Estamos a recrutar

System.out.println(“ENVIA-NOS O TEU CV!”);
} else {
// Enviar a um amigo

Percebeste? Então junta-te à nossa equipa! Estamos a recrutar um <JAVA DEVELOPER> para entrada imediata para a zona de {Lisboa}.

Envia o teu CV para: [email protected]
#hiring #java #recrutamento

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Falha de Segurança grave no Windows 10

After Adobe today releases its first Patch Tuesday updates for 2020, Microsoft has now also published its January security advisories warning billions of users of 49 new vulnerabilities in its various products.

What’s so special about the latest Patch Tuesday is that one of the updates fixes a serious flaw in the core cryptographic component of widely used Windows 10, Server 2016 and 2019 editions that was discovered and reported to the company by the National Security Agency (NSA) of the United States.

What’s more interesting is that this is the first security flaw in Windows OS that the NSA reported responsibly to Microsoft, unlike the Eternalblue SMB flaw that the agency kept secret for at least five years and then was leaked to the public by a mysterious group, which caused WannaCry menace in 2017.

CVE-2020-0601: Windows CryptoAPI Spoofing Vulnerability

According to an advisory released by Microsoft, the flaw, dubbed ‘NSACrypt‘ and tracked as CVE-2020-0601, resides in the Crypt32.dll module that contains various ‘Certificate and Cryptographic Messaging functions’ used by the Windows Crypto API for handling encryption and decryption of data.

The issue resides in the way Crypt32.dll module validates Elliptic Curve Cryptography (ECC) certificates that is currently the industry standard for public-key cryptography and used in the majority of SSL/TLS certificates.

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Para quem ainda usa Internet Explorer em 2020

Internet Explorer is dead, but not the mess it left behind.

Microsoft earlier today issued an emergency security advisory warning millions of Windows users of a new zero-day vulnerability in Internet Explorer (IE) browser that attackers are actively exploiting in the wild — and there is no patch yet available for it.

The vulnerability, tracked as CVE-2020-0674 and rated moderated, is a remote code execution issue that exists in the way the scripting engine handles objects in memory of Internet Explorer and triggers through JScript.dll library.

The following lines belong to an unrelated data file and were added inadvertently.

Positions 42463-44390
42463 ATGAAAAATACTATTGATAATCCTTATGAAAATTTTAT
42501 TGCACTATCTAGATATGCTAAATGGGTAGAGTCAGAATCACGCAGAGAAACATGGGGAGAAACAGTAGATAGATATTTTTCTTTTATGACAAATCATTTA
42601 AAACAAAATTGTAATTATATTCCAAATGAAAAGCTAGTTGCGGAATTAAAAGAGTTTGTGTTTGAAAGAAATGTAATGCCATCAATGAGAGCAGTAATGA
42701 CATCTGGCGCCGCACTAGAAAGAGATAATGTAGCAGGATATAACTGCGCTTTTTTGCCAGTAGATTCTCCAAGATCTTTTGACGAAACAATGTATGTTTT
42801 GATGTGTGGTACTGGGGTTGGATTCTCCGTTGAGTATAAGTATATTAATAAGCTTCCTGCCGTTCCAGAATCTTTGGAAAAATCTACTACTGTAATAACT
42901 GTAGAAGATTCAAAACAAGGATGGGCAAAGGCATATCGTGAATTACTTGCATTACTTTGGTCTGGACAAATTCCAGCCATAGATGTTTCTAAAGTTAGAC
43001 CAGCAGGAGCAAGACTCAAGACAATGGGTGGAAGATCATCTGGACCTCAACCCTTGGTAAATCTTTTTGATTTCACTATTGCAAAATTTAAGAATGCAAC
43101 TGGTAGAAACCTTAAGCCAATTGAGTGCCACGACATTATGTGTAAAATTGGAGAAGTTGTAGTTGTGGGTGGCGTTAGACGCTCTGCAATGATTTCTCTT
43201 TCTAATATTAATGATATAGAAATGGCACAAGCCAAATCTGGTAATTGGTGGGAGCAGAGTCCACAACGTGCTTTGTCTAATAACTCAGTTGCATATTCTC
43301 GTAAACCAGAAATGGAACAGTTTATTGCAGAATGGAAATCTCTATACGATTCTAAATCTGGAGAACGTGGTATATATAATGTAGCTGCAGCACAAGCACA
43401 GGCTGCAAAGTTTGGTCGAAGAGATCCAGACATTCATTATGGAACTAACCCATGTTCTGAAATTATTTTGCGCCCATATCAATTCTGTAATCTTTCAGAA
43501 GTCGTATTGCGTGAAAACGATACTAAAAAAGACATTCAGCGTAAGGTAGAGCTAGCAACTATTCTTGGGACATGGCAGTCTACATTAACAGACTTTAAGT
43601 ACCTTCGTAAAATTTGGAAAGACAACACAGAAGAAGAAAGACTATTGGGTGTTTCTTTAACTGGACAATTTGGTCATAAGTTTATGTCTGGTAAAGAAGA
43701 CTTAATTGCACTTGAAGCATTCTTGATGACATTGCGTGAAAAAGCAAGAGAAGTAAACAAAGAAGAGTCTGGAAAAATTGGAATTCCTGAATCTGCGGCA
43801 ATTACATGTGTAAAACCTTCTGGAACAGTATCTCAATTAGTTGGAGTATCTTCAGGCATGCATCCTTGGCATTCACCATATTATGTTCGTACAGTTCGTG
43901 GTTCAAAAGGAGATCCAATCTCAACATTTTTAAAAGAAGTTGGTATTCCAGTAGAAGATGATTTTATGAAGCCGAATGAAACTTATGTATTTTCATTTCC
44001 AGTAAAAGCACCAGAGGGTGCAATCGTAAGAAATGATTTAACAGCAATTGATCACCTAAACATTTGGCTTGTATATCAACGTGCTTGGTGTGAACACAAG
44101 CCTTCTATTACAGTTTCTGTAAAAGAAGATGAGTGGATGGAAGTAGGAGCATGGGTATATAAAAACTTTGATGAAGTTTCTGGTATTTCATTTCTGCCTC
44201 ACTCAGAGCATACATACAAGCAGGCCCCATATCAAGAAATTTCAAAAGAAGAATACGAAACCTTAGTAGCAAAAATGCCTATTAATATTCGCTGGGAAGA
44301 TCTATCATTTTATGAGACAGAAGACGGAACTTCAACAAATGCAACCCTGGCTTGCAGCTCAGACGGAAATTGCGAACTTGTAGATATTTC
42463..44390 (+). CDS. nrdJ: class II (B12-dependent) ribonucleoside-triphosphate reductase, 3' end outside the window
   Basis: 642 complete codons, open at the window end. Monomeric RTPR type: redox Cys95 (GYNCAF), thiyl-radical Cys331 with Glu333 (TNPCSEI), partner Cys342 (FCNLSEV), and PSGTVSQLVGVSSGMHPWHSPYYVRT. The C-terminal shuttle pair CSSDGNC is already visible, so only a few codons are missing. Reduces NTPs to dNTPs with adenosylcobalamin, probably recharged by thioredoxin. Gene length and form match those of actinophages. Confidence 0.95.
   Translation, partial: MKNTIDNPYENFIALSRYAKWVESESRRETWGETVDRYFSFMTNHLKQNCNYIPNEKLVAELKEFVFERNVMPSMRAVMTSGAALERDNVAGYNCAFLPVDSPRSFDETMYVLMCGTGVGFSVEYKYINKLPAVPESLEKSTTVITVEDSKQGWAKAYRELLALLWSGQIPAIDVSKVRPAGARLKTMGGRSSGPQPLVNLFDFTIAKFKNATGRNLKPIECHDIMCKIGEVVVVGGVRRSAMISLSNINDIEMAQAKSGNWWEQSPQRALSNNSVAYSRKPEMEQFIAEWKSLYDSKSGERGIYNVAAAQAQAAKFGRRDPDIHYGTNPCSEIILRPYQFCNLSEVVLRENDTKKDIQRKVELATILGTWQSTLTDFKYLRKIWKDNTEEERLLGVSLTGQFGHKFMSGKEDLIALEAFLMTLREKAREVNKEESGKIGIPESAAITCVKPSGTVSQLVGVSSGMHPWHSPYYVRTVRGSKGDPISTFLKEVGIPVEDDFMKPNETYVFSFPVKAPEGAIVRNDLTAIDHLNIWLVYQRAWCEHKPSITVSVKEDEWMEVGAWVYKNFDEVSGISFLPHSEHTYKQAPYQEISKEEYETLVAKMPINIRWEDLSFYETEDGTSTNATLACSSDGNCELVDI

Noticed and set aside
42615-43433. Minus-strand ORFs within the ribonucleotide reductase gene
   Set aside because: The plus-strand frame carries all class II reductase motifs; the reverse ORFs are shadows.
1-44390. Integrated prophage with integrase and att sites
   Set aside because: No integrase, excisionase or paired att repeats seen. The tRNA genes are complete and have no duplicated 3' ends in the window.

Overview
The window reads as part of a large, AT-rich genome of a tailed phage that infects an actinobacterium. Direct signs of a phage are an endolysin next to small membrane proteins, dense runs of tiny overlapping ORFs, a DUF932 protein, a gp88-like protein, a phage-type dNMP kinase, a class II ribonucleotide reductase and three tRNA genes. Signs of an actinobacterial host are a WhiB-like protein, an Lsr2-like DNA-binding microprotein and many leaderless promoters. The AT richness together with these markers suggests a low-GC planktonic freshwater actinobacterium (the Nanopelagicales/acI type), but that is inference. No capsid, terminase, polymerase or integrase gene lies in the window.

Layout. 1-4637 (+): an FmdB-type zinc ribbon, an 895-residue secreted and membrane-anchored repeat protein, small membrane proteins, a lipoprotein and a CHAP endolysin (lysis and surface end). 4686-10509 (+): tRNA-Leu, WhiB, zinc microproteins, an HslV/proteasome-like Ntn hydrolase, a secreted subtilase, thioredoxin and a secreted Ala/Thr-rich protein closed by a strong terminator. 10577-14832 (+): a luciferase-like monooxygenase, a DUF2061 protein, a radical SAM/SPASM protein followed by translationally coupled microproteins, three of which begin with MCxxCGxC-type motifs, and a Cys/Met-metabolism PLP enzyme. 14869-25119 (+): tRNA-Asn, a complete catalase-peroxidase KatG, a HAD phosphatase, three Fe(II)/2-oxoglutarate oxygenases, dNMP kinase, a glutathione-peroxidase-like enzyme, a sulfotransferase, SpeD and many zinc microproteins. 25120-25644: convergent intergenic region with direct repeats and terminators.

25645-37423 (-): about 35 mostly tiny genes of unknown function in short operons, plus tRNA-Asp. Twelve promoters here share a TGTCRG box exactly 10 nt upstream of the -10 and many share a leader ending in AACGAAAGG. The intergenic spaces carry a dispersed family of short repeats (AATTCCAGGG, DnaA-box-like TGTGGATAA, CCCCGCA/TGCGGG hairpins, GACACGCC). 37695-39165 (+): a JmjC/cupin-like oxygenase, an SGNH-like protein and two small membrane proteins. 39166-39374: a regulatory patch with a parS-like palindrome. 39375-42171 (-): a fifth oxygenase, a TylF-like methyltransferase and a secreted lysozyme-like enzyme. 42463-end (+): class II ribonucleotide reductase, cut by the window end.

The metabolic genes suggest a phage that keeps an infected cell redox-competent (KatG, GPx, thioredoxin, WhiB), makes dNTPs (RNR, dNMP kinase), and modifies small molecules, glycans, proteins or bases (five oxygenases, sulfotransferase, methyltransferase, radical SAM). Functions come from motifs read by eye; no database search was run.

A remote attacker can execute arbitrary code on targeted computers and take full control over them just by convincing victims into opening a maliciously crafted web page on the vulnerable Microsoft browser.

“The vulnerability could corrupt memory in such a way that an attacker could execute arbitrary code in the context of the current user. An attacker who successfully exploited the vulnerability could gain the same user rights as the current user,” the advisory says.

“If the current user is logged on with administrative user rights, an attacker who successfully exploited the vulnerability could take control of an affected system. An attacker could then install programs; view, change, or delete data; or create new accounts with full user rights.”

Microsoft is aware of ‘limited targeted attacks’ in the wild and working on a fix, but until a patch is released, affected users have been provided with workarounds and mitigation to prevent their vulnerable systems from cyberattacks.

The affected web browsing software includes — Internet Explorer 9, Internet Explorer 10, and Internet Explorer 11 running on all versions of Windows 10, Windows 8.1, and the recently-discontinued Windows 7.

Workarounds: Defend Against Attacks Until A Patch Arrives

According to the advisory, preventing the loading of the JScript.dll library can manually block the exploitation of this vulnerability.

To restrict access to JScript.dll, run following commands on your Windows system with administrator privileges.

For 32-bit systems:

takeown / f% windir% \ system32 \ jscript.dll
cacls% windir% \ system32 \ jscript.dll / E / P everyone: N

For 64-bit systems:

takeown / f% windir% \ syswow64 \ jscript.dll
cacls% windir% \ syswow64 \ jscript.dll / E / P everyone: N
takeown / f% windir% \ system32 \ jscript.dll
cacls% windir% \ system32 \ jscript.dll / E / P everyone: N

When a patch update is available, users need to undo the workaround using the following commands:

For 32-bit systems:

cacls %windir%\system32\jscript.dll /E /R everyone

For 64-bit systems:

cacls %windir%\system32\jscript.dll /E /R everyone
cacls %windir%\syswow64\jscript.dll /E /R everyone

To be noted, some websites or features may break after disabling the vulnerable JScript.dll library that relies on this component, therefore, users should install updates as soon as they become available.

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